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MOSCOW, April 16. /TASS/. The Islamic State (IS) organization is a serious threat to stability in the Middle East, executive director of the Pakistani Center for International Strategic Studies Ali Sarwar Naqvi said on Thursday.
Naqvi noted that threat from the Islamic State is high on the agenda at the 4th Moscow Conference on International Security. In this respect, the conference is timely and important, this year it focuses on problems that are hard to solve for the international community, the expert added.
"Great concern was expressed [at the conference] about the existence of IS, which became the symbol of disintegration of the state system in the Middle East — in Syria, Iraq, Libya and now in Yemen. It is a problem that becomes bigger and bigger, represents a threat for the state system of Middle Eastern countries, for the stability of the region," Naqvi said.
"In a multi-polar world, there are many centers of power, and it is important in this respect for them to coordinate their efforts on solving these problems. This opinion was voiced, in particular, by the Pakistani defense minister," he added.
Iran’s Defense Minister Hossein Dehghan said at the 4th Moscow Conference on International Security said that Western countries are trying to compensate for their military defeats by using the potential of terrorist groups.
"Today, I must say with enormous regret that the countries, whose programs in Syria and Iraq have not reached the desired results, conduct special training and logistical planning, support terrorist organizations, including the Islamic State in order to send these forces in the future to Afghanistan, Central Asia, to the Caucasus, India, western China and even to Europe," Dehghan said.
"Apart from the Taliban and al-Qaeda, we see the development of the situation with IS," the foreign minister said. "America’s news strategy and deliberate actions of a number of countries in the region show that there is a program for using the potential of terrorist groups to create political equilibrium in the issues of security and disrupting the geopolitics of the region," he added.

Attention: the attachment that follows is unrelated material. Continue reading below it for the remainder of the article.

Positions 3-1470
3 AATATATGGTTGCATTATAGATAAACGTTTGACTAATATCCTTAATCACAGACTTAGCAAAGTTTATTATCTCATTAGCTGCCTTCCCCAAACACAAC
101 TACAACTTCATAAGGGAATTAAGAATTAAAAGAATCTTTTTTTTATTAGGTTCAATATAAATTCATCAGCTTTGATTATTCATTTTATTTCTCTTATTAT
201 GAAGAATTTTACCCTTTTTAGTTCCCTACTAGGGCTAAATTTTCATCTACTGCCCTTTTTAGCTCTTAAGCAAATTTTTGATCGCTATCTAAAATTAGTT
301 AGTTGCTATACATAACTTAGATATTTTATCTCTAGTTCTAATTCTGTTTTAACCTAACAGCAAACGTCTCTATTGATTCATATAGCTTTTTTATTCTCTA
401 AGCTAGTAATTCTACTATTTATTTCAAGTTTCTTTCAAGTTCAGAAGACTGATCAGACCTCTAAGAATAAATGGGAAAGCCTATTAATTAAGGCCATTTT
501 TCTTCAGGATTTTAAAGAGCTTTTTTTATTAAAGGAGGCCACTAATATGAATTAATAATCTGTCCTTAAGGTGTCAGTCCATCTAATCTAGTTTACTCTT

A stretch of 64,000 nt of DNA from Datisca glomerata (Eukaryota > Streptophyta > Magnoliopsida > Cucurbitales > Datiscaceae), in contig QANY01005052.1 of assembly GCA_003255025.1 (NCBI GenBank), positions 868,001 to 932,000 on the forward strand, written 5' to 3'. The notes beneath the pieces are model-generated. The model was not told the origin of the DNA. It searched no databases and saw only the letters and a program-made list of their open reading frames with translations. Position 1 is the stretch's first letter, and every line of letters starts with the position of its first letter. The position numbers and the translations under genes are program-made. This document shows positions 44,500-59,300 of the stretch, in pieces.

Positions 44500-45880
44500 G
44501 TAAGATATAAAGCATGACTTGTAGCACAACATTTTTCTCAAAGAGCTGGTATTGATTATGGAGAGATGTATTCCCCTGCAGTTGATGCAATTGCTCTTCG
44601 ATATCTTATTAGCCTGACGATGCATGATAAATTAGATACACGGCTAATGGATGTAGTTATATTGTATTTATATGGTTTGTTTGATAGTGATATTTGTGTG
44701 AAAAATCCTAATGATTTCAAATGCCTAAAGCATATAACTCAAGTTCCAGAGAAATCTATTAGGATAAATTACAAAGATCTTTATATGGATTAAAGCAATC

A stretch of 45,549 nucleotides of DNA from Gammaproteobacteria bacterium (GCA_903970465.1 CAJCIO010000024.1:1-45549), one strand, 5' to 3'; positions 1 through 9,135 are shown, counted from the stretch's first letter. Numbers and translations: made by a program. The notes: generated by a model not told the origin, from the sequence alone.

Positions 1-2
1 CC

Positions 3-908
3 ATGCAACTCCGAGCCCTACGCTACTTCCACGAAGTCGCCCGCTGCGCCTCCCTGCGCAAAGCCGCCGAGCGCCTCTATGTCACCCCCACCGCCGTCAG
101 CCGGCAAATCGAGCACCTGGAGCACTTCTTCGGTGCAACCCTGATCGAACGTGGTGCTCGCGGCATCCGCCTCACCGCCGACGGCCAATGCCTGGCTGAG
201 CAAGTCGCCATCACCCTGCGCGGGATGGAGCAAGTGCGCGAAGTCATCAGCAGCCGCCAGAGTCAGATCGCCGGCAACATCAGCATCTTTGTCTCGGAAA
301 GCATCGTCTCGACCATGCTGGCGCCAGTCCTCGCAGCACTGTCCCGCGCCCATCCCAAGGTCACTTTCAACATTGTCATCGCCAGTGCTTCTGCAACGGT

"These countries are trying to compensate for their military defeats by unleashing mediated wars and giving them ideological undertones," Dehghan said. "I am warning you that indifference toward such behavior will lead to a tragic result," the Iranian minister said. "Independent countries should cooperate in creating a front of resistance," he added.
The Islamic State (IS) does not directly threaten Russia, but special services are closely watching the Russians and citizens of other CIS (Commonwealth of Independent States) countries that have joined the group, Russian President Vladimir Putin said on Thursday at an annual question and answer session officially known as "The Direct Line with Vladimir Putin."
"For us, of course, there is no direct threat from IS," Putin said. "But what really causes our concern is that our citizens turn up there [in IS]," he added.
Putin noted that Russians that undergo training at IS-controlled territories can later return to Russia. "Yes, we understand this, we take it into account and work appropriately," the president said. "I cannot say that we know everyone [recruited by IS] by names, but [we know] approximate number, where they fight, where they train. Well, [we] know some of them by names," he added. Russia’s special services actively cooperate with their colleagues in CIS countries on this issue, Putin added.
Answering a question by a student of Moscow State University, Putin reminded how IS was created. According to the Russian president, the extremist group emerged after Saddam Hussein was destroyed and former elite was ousted. "They [representatives of that elite] turned into extremist groupings, created IS, which was joined by a considerable number of former regular officers of the Iraqi army," Putin said. "They started to draw, like a magnet, other radicals of different types to this region," he added.